Nancy Mairs uses vivid imagery in order to paint a stark portrait of the challenges faced with being disabled. Mairs describes her condition as “crippled”, parts of her body incapacitated due to degeneration from multiple sclerosis. A disease that affects the autoimmune system, MS erodes away at the myelin sheath on the axons of neurons, scarring motor tissue. As a result, loss of mobility, eyesight, and control over bodily functions are some of the challenges faced by MS patients. Mairs delves into deep underlying issues of the disease. Not only does Mairs feels she is a prisoner in her weakening body, her mind is also under extreme duress. She resents the idea of being a burden to those around her, and as a result strives to remain an active individual, despite her condition. Mairs preoccupies herself through studying, teaching, and freelance editing; all while tackling the challenges of motherhood. Mairs details her experiences with MS through using a humorous tone, in order to inject light into such a dark topic: “I lead, on the whole, an ordinary life, probably like the one I would have led had I not had MS. I am lucky my predilections were already solitary, sedentary, and bookish” (48). Here, Mairs pokes fun at her condition by stating her life has not changed much, since she already preferred cerebral activities over physical ones. Mairs uses quirky anecdotes in order to portray that her life is not as grim as people assume.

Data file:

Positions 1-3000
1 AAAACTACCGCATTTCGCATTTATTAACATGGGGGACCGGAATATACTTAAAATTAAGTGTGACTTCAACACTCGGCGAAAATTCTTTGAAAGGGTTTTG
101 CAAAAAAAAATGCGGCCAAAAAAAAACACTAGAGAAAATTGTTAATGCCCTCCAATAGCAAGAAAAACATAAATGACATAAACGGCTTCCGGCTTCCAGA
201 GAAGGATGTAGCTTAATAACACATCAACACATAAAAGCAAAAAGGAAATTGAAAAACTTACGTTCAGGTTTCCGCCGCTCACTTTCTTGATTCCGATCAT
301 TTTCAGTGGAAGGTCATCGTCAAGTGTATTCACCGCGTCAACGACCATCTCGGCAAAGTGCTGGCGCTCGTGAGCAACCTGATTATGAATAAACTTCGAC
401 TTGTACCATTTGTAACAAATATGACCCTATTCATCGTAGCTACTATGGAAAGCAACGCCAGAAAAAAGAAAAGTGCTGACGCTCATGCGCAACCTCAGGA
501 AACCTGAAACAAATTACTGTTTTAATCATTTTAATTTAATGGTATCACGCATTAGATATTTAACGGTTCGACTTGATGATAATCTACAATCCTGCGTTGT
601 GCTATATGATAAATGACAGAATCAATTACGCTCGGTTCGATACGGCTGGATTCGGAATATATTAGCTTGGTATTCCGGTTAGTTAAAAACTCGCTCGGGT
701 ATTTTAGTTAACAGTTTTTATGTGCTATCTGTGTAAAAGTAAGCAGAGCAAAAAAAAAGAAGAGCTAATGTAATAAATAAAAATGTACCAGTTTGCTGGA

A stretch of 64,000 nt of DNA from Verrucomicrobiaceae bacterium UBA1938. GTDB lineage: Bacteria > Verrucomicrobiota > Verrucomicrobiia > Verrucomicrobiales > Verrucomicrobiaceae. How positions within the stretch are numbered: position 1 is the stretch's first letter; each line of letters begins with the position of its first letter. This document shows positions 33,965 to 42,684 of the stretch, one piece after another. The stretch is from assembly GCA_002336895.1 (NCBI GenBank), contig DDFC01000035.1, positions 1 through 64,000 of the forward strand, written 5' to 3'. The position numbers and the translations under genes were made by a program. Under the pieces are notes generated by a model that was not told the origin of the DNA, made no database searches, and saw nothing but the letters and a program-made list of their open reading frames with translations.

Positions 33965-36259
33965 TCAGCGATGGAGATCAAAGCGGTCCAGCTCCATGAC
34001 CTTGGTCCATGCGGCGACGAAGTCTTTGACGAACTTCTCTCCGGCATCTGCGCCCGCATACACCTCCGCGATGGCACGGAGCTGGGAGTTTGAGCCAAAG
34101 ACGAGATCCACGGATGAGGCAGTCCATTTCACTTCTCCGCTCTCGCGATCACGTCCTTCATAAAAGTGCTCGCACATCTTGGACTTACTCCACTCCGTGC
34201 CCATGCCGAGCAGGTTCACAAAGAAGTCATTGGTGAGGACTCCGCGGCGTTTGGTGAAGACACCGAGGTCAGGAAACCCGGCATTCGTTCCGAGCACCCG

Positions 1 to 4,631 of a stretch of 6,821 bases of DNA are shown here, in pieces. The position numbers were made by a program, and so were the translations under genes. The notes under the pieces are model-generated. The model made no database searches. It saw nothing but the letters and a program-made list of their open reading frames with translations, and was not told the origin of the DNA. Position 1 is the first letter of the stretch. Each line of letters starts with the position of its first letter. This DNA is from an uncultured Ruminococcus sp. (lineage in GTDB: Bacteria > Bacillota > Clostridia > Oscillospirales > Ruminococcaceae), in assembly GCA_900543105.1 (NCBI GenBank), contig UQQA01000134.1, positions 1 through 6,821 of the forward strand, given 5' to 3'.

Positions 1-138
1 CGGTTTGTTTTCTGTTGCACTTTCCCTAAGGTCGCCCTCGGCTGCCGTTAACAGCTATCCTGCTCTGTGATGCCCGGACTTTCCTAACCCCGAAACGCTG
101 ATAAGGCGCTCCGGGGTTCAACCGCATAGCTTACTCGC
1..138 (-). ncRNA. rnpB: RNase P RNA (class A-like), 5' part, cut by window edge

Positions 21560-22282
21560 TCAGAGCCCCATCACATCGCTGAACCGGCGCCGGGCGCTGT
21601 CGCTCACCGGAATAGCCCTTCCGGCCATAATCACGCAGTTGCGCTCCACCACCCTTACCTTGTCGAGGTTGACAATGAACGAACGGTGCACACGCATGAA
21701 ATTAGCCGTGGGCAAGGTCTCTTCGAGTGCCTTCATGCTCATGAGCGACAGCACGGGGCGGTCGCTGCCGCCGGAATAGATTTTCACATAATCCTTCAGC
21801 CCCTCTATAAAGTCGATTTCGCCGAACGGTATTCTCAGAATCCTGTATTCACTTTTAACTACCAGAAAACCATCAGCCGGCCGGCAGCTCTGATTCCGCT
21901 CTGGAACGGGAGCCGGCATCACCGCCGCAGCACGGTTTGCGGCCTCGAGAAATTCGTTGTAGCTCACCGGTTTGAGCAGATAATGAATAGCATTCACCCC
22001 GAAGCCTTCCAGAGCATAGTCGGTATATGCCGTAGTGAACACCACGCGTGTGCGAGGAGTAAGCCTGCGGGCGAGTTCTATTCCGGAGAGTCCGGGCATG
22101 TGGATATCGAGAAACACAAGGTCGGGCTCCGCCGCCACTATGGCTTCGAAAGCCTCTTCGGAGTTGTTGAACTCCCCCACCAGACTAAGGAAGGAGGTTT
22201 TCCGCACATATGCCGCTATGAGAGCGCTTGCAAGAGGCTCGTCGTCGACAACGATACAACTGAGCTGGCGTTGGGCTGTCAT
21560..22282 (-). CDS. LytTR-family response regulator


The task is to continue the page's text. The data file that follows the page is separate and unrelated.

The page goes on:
Nancy Mairs’ story of the trials and tribulations of MS reminds my of my friend’s mother. All throughout Middle School, I had one good friend, who I spent weekends and holidays with. Her mother also had MS, and as a result certain activities such as blow drying her hair proved to be stressful on her hands/joints. As a result of MS, she suffered from a constant throbbing pain throughout her limbs. Despite this, she did not let MS control her life. My friend’s mother was always upbeat, active, and positive. Every year we would go to the annual MS walk on Jones Beach in support. Her zeal for life made me appreciate the small things that we often take for granted.